Stuxnet: the greatest, meanest computer virus ever written

tagged under   science & technology   computers  

Here is a detailed and awe inspiring article by Wired news regarding the working of Stuxnet, possibly the greatest and most complex computer virus ever written. I will try to capture some of its essence in this article.

Stuxnet was written to spread through USB devices and its main target was Siemens Step7 controllers running Microsoft's OS. These Seimens controllers are mainly used to control mechanical devices like motors, levers, valves,etc. and these were in heavy use at Iran's uranium enrichment facilities. Stuxnet is said to have infected over 50% of computers at these location before anyone knew something was wrong, and as a result Iran's nuclear weapon development program is claimed to have been setback by about 10 years. What is surprising is that Stuxnet is actually a very large program(about 5GB) as opposed to normal viruses which stretch into kilobytes, and the USA was the least affected by this virus even though the US is usually the most hit in other virus attacks. The Stuxnet virus was so organised that its developers could easily swap certain functions as required and update the malicious code easily. Whats more, it never stored Windwows API files(.dll) files in the hard disk as do conventional viruses, so that Anti virus softwares could never detect them. Stuxnet is of the 'zero-day' variety, the most advanced of all viruses. Whats is more interesting is that Stuxnet never used the internet to infect in large numbers like a conventional virus. It was more content on spreading through local area networks which again showcase its single minded purpose of destabilizing Iran's nuclear project.

Stuxnet gathered all working data from the Seimens controllers and passed it on to the attackers. The malicious .dll files would take the place of the good ones from microsoft and then intercept commands from the Siemens Step7 controller. It would then manipulate these commands before being sent to the controllers for the motors and valves controlling the centrifuge's used in the nuclear plant thus wrecking absolute havoc. Developing the Stuxnet code required knowledge of the Siemens Step7 Programmable logic controller which is infact proprietary information that only government agencies know further fueling the speculation that USA and its allies like Israel were behind the development of the super-virus.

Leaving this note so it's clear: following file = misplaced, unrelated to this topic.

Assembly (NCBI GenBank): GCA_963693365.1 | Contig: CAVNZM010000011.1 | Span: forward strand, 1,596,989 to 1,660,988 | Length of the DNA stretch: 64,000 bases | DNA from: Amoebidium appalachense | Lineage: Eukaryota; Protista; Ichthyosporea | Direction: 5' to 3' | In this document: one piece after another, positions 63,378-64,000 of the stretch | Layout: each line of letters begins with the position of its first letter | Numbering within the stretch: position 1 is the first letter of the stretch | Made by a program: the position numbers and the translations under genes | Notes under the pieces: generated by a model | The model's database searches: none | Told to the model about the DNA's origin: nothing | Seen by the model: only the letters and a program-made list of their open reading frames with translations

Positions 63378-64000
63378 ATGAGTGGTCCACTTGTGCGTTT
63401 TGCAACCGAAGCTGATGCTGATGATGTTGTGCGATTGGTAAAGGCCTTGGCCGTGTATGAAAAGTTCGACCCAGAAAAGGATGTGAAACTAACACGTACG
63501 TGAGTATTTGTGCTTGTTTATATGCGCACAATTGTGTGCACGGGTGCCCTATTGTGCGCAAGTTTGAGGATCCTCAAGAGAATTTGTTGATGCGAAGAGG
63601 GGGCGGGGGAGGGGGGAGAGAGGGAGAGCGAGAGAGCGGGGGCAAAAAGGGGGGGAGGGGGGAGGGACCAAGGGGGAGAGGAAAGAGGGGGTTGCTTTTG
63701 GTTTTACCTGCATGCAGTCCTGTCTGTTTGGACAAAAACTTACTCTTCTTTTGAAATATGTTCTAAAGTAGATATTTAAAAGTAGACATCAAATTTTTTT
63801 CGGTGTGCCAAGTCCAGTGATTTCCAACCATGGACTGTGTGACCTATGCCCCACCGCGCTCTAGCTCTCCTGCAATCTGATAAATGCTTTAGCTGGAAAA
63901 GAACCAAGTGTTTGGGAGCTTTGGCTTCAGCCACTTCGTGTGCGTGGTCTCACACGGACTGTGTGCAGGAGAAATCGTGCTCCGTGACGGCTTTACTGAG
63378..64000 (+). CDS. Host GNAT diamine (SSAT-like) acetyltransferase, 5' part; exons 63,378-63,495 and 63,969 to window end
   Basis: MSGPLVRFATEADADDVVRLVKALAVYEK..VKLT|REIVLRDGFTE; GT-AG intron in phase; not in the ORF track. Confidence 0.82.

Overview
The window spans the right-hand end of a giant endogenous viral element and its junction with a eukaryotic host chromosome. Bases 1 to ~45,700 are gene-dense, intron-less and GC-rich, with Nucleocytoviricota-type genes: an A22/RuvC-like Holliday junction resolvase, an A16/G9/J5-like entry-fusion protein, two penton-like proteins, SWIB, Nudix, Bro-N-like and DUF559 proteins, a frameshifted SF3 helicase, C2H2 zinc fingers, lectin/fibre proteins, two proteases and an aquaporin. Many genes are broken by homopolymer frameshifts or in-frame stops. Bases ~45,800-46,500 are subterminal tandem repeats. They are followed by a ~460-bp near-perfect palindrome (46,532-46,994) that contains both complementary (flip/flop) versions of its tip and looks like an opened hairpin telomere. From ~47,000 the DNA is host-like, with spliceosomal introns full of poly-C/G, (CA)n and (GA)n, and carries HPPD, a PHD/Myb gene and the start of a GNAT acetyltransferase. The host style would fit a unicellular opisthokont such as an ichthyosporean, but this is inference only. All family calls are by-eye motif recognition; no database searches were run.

Symantec, the Antivirus giant usually spends not more than a couple of days deciphering conventional malware, but as the wired article expatiates, even after a month they had not been able to completely decipher Stuxnet's code. Malware writers usually modify registry values so that the malware they write does not infect their own machines. When the malware sees such values in the registry, it simply shuts down. One such registry value in Stuxnet resembled an important date in jewish history when a jewish business man was shot dead by the firing squad in Iran which served to add to the speculation that Israel might have been involved in Stuxnet's development. Infact, two Iranian nuclear scientists who disclosed some information about the damage that Stuxnet had caused were assasinated a few days after their disclosure. This article is the most fascinating read I have had in a long time. I hope you like it too.

newer posts »

other articles you might like
  • Linux command line tools and tricks - Part 3
  • Task Warrior - The best CLI task manager for Linux
  • Custom kernel in Ubuntu (also generate .deb package)
  • Linux command line tools and tricks - Part 2
  • Superb Linux command line tools and tricks for Linux geeks
  • Black hat Hall Of Fame

  • Share this post ⇒  

    blog comments powered by Disqus